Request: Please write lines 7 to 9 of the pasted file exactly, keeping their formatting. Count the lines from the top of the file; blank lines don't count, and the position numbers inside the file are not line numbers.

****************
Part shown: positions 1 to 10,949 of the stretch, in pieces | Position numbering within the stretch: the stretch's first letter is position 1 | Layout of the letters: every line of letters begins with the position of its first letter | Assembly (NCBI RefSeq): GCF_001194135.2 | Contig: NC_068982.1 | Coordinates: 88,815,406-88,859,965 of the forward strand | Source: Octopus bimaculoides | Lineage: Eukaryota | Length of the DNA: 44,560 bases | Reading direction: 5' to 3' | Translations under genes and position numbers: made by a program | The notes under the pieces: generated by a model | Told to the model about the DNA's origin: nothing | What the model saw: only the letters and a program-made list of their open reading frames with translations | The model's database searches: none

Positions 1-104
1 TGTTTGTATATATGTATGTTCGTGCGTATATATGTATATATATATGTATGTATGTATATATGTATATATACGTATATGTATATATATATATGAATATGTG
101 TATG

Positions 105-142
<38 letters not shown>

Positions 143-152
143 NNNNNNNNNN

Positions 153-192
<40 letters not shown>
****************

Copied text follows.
Positions 143-152
143 NNNNNNNNNN

Positions 153-192